QUINN STARED AT her phone. She’d changed her mind. She didn’t need to go to L.A. This was about Tilly. So even though it was ten o’clock at night, she’d called her parents. She’d called Brock.

  None of them had been surprised at her decision to stay.

  She’d called Chef Wade, who had reluctantly confirmed that yes, he’d hired someone. It was a temp but she was working out so well he’d like to make it permanent. Quinn told him she didn’t blame him one bit, she completely understood, and she was sorry that she hadn’t come clean about not wanting to come back sooner. He told her the door was always open for further discussion.

  She sat there for a few moments after the call, wondering how, if Beth’s ghost was just a figment of her imagination, she’d known Wade had hired someone . . .

  But since that hurt her brain, she moved forward and called Skye, who had squealed in excitement.

  “You do realize I just told you I’m moving away,” Quinn said.

  “Yes, but you’re following your heart!” Skye sounded like she was grinning. “I’m so proud of you. And so happy. You’ve got the right temperament to live in that crazy-ass, old wild west ghost town.”

  Quinn laughed. “Thanks. I think.” Smiling, she disconnected and texted Mick with a simple: I’m staying.

  When she didn’t get an immediate response, she slid into bed, not sure if she was confused or hurt. She was asleep when her phone finally buzzed with an incoming call.


  “Hey,” she said. “Thought maybe I scared you into a coma or something.”

  “I’m on my way home.” His voice was low and gruff, and just the sound of it brought her an aching smile, so it took her a moment to absorb his words.

  “I thought you were already in the Bay Area,” she said, confused.

  “I meant home to Wildstone. To you.”

  She sat straight up in bed, her heart starting to drum. “What does that mean?”

  “I’m not doing this over the phone. I’ll be there in a few hours. Try to get some sleep.”

  Was he kidding? “Mick—”

  “I love you, Quinn.” And with that shocking statement, he disconnected.

  Quinn stared at her phone, emotions she hadn’t felt in too long welling up and out of her chest, spilling into every corner of her being.



  Completely unable to sleep, she got up. Now that she’d made the hard decisions—which hadn’t been hard at all—she felt an inner peace fill her. A calm. She was 100 percent certain she was doing the right thing, just as Carolyn had somehow known she would.

  She couldn’t wait for Mick to get here. Couldn’t wait to wake Tilly up in the morning and tell her it was official. In the meantime, she prowled to the kitchen. She and Mick were going to be a team and she was hoping like hell she and Tilly were going to be a team too. Trying to keep as quiet as possible, she went through the cabinets. She needed to cook something. No, this was a celebration, which meant she needed to bake something, even though that was out of her comfort zone. But hell, her entire life was out of her comfort zone, so it felt oddly symbolic.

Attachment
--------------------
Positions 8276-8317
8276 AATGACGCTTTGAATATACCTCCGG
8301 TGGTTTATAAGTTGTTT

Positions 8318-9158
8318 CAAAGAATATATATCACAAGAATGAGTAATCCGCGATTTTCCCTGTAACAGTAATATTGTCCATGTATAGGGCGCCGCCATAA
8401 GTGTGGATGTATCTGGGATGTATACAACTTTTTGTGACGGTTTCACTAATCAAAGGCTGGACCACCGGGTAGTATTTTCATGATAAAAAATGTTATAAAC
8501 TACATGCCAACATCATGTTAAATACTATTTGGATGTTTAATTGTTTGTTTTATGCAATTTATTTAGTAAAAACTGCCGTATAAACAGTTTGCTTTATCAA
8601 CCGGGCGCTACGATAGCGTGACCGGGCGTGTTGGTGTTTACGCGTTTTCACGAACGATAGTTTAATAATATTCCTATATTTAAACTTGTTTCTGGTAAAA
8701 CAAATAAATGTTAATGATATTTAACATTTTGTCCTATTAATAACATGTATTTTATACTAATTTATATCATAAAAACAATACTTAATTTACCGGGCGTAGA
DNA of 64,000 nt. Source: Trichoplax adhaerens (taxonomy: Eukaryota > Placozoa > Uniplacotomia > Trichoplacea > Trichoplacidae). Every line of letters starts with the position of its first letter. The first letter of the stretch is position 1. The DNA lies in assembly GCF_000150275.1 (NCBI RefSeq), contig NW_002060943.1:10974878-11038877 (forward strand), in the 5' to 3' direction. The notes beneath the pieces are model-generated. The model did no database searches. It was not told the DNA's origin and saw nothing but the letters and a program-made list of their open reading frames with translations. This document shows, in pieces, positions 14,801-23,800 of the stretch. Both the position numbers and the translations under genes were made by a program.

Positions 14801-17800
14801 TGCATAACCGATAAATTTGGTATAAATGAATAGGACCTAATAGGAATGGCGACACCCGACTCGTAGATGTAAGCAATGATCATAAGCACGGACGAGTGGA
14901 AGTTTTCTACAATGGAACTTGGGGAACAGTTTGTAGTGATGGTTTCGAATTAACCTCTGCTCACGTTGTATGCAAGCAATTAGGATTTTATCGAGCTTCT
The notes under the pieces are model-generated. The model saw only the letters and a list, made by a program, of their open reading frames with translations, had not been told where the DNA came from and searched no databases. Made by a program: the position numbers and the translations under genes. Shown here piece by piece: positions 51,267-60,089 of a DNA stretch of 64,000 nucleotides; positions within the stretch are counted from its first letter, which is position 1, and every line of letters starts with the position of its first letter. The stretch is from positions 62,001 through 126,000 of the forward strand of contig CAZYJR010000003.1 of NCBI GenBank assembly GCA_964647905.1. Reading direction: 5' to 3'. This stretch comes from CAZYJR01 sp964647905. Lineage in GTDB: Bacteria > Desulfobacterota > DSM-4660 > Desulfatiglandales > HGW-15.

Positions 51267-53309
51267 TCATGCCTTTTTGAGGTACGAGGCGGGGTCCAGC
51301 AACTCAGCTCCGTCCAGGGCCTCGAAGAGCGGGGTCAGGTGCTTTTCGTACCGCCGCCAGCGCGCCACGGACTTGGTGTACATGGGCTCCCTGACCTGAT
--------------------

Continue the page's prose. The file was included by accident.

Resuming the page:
She found the ingredients she needed for a cake and was in the middle of it when her phone buzzed again. Thinking it was Mick, she pulled it from her pocket with a smile, but it was an unknown number. “Hello?” she asked, wondering who the hell was calling her at midnight.

  “Is this Quinn Weller?”

  “Yes,” she said. “Who’s this?”

  “California Highway Patrol, ma’am. There’s been a car accident with a minor who says she lives with you.”

  Quinn gasped. “Tilly?”

  “Yes, we want to let you know that she’s at County Hospital—”

  “What? Is she hurt?”

  “Minor injuries. We need you to come down here.”

  “I’m already out the door,” Quinn said even though she had no idea how Tilly had gotten in an accident when she’d been supposedly asleep in her room. She ran down the hallway and flung Tilly’s door open, flipping on the light.

  The room was empty of one sullen teenager.

  Oh, God. Still holding the phone to her ear, Quinn ran back into the living room and grabbed her purse, yanking open the door, only half-listening to the CHP officer.

  “—was in a Lexus that’s registered to you—”

  “But that’s impossible.” Quinn moved to the living room to peer out the window. “My car’s right here—” But it wasn’t.

  Tilly had stolen her car.

  Chapter 35

  Why is it that it’s only after an argument when I think of the awesome things I should have said?

  —from “The Mixed-Up Files of Tilly Adams’s Journal”

  Tilly closed her eyes. “She’s going to kill me.”

  “She’s not going to kill you,” Dylan said calmly.

  He was always calm.